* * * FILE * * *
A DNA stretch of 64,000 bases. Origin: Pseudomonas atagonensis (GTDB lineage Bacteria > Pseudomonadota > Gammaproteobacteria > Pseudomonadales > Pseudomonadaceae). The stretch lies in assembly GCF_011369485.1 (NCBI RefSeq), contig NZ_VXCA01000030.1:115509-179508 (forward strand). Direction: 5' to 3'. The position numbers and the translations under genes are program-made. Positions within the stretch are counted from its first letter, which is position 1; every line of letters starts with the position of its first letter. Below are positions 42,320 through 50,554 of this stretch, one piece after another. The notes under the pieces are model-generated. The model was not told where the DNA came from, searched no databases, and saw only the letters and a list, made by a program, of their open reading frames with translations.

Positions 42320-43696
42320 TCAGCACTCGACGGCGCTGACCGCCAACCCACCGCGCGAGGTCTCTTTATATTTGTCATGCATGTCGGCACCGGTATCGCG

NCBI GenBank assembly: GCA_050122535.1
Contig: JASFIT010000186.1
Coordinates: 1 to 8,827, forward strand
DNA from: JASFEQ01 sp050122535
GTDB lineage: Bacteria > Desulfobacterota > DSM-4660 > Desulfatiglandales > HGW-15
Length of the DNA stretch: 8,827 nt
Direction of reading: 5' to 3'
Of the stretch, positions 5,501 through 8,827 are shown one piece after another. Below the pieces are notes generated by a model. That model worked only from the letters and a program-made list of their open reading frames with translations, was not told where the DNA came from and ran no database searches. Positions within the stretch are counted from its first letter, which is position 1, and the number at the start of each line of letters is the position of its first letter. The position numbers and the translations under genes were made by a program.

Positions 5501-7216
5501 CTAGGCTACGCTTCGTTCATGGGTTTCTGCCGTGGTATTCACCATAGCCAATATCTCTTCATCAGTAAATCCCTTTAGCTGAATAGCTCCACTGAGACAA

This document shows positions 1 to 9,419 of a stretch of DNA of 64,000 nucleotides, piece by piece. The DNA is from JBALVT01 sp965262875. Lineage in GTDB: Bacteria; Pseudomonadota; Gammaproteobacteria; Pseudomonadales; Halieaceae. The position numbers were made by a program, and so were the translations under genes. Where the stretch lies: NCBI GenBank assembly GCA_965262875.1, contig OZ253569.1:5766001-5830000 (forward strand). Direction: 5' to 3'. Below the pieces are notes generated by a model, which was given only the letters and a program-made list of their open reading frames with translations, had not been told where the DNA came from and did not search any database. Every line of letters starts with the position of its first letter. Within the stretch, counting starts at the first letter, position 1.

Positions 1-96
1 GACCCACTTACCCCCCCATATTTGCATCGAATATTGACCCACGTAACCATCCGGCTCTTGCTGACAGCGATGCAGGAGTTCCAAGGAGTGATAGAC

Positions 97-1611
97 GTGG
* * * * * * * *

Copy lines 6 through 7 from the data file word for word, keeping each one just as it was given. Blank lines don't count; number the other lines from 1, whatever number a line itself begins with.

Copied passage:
Coordinates: 1 to 8,827, forward strand
DNA from: JASFEQ01 sp050122535